This article features a collection of new images of purple martins using Bird AI Subject Tracking and Pro Capture L. All photographs were captured handheld during a recent visit to Ruthven Park in Cayuga Ontario.
NOTE: Click on images to enlarge.
This was the first time in about 3 years that I had an opportunity to photograph purple martins in flight at Ruthven Park due to COVID-19 issues.
This was also the first time that I had the chance to use my E-M1X’s Bird Detection AI Subject Tracking with this subject matter at Ruthven Park. Upon arrival at the park I decided that I would shoot using my C3 Custom Mode which incorporates Bird Detection AI Subject Tracking in combination with Pro Capture L.
I knew from my previous experience photographing purple martins in flight at this location that I would be more successful backing off my zoom lens and using somewhat shorter focal lengths.
There are a number of polls erected at Ruthven Park that have clusters of nesting boxes attached to them. All are in close proximity. This physical set-up is such that the purple martins in-flight tend to approach from a range of different angles and heights.
Purple martins are the largest member of the swallow family in North America. Like other swallows they are fast flyers with somewhat erratic flying patterns. Using a shorter telephoto length makes it easier to locate incoming birds in one’s viewfinder.
Photographing purple martins using Bird AI Subject Detection made things exponentially easier. I could focus more of my efforts locating the incoming birds and keeping them framed decently in my compositions. I spent far less time worrying about acquiring focus on them as I could rely on the Bird AI Subject Tracking technology to help accomplish that for me.
While I did capture a number of images with the purple martins approaching in a left to right movement, most of my photographs were from the opposite direction. This was primarily due to the position of the sun and the fact that a higher percentage of birds were flying in from my right side.
Trying to avoid visual clutter, I predominantly chose purple martins that were in full flight and not that close to the nesting boxes.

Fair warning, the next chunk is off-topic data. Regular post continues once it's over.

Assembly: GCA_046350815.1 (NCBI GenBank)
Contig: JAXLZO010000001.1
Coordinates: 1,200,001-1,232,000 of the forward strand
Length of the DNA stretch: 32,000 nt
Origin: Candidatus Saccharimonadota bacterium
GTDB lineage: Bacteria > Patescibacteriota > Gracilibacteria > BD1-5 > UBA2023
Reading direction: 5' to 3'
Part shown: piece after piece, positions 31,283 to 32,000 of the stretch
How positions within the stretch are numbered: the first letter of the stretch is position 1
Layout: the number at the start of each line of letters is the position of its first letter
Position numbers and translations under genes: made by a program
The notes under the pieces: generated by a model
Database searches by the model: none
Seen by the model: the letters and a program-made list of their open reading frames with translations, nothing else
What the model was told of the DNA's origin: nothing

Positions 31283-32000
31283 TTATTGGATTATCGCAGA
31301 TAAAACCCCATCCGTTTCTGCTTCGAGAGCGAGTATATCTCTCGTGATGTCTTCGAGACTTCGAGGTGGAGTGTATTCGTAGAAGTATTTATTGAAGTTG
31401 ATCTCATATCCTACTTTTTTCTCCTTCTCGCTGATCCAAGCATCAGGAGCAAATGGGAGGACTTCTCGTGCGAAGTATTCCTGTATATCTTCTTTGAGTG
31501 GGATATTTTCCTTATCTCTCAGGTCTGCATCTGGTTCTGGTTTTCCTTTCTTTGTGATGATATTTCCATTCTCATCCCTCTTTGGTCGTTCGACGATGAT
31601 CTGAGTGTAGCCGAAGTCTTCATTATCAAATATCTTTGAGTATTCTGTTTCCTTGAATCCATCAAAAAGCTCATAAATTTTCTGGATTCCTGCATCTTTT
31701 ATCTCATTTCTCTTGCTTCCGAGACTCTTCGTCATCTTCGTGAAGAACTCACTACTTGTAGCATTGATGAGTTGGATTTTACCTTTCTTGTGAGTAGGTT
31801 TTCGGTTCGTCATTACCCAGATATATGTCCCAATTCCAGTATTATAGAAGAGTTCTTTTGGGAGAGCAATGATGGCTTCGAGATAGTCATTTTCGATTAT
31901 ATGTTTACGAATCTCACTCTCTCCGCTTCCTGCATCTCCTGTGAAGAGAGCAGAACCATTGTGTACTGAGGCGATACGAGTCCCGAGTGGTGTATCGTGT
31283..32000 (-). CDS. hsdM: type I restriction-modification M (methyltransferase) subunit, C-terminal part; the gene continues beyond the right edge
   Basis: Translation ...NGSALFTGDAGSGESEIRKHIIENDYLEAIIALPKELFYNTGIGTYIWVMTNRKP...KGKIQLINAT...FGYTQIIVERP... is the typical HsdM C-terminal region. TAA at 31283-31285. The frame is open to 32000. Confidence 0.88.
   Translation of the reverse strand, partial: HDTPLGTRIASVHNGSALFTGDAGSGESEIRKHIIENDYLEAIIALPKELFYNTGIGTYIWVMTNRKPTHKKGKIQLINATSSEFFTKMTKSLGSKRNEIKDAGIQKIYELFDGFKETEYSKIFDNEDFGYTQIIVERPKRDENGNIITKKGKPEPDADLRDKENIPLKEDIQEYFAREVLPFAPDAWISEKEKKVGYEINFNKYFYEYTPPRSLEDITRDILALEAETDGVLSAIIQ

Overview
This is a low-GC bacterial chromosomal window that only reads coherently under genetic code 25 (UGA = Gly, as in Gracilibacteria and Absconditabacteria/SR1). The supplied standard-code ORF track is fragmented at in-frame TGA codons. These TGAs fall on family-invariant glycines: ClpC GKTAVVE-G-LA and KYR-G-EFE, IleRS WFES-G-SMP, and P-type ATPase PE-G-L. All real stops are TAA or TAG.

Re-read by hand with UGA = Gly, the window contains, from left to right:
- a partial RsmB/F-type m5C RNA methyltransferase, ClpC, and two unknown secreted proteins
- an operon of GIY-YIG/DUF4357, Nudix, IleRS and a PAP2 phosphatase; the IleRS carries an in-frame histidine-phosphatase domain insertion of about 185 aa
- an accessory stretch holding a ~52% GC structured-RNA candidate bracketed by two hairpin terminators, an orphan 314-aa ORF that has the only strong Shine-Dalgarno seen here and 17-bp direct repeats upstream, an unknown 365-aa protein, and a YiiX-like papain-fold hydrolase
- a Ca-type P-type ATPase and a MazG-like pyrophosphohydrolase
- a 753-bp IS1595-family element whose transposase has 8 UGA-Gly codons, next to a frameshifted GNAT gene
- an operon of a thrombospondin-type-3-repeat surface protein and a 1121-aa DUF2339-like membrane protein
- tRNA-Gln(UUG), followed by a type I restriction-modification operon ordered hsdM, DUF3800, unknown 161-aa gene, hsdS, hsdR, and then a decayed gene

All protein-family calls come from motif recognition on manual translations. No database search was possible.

Most of the subject birds were females in-flight, but I did manage to capture a few of the males.
Like other members of the swallow family, purple martins usually capture their prey when in full flight. Based on my collection of Ruthven photographs the most common prey were dragonflies and grasshoppers.
I also noticed some purple martins with bees, butterflies and some undetermined insects in their beaks.
My shutter speeds ranged from 1/1600 to 1/4000 with most of my photographs being at faster speeds to help freeze wing movements.
If you check the EXIF data on the images in this article you’ll see that the distance to subject in the majority of them were in the 8-13 metre range. I like to photograph smaller birds-in-flight at relatively short subject distances whenever possible.
Regardless of the camera gear that you may own, it pays dividends to continually practice eye/hand coordination when photographing birds-in-flight. The smaller and faster the subject birds are… the more beneficial practice becomes.
Photographing purple martins using Bird AI Subject Tracking also highlights the potential importance of technology and its impact on our results. I spent a couple of hours photographing purple martins in flight at Ruthven Park, and ended up deleting well over 1,000 useable images. I simply didn’t have the time or the hard drive space to process them.
Photographs were captured handheld using camera gear as noted in the EXIF data. All Pro Capture L photographs were captured using my standard settings for this mode: 18 frames-per-second, single AF point, Pre-Shutter Frames set to 10 and Frame Limited turned off. Images were produced from RAW files using my standard approach in post. Images were resized for web use. This is the 1,194 article published on this website since its original inception in 2015.
How you can help keep this site advertising free
My intent is to keep this photography blog advertising free. If you enjoyed this article and/or my website and would like to support my work, you can purchase an eBook, or make a donation through PayPal. Both are most appreciated.
If you click on the Donate button below you will find that there are three donation options: $7.50, $10.00 and $20.00. All are in Canadian funds. Plus, you can choose a different amount if you want. You can also increase your donation amount to help offset our costs associated with accepting your donation through PayPal. An ongoing, monthly contribution to support our work can also be done through the PayPal Donate button below.
You can make your donation through your PayPal account, or by using a number of credit card options.
Article and images are Copyright 2022 Thomas Stirr. All rights reserved. No use, duplication or adaptation of any kind is allowed without written consent. If you see this article reproduced anywhere else it is an unauthorized and illegal use. Posting comments on offending websites and calling out individuals who steal intellectual property is always appreciated!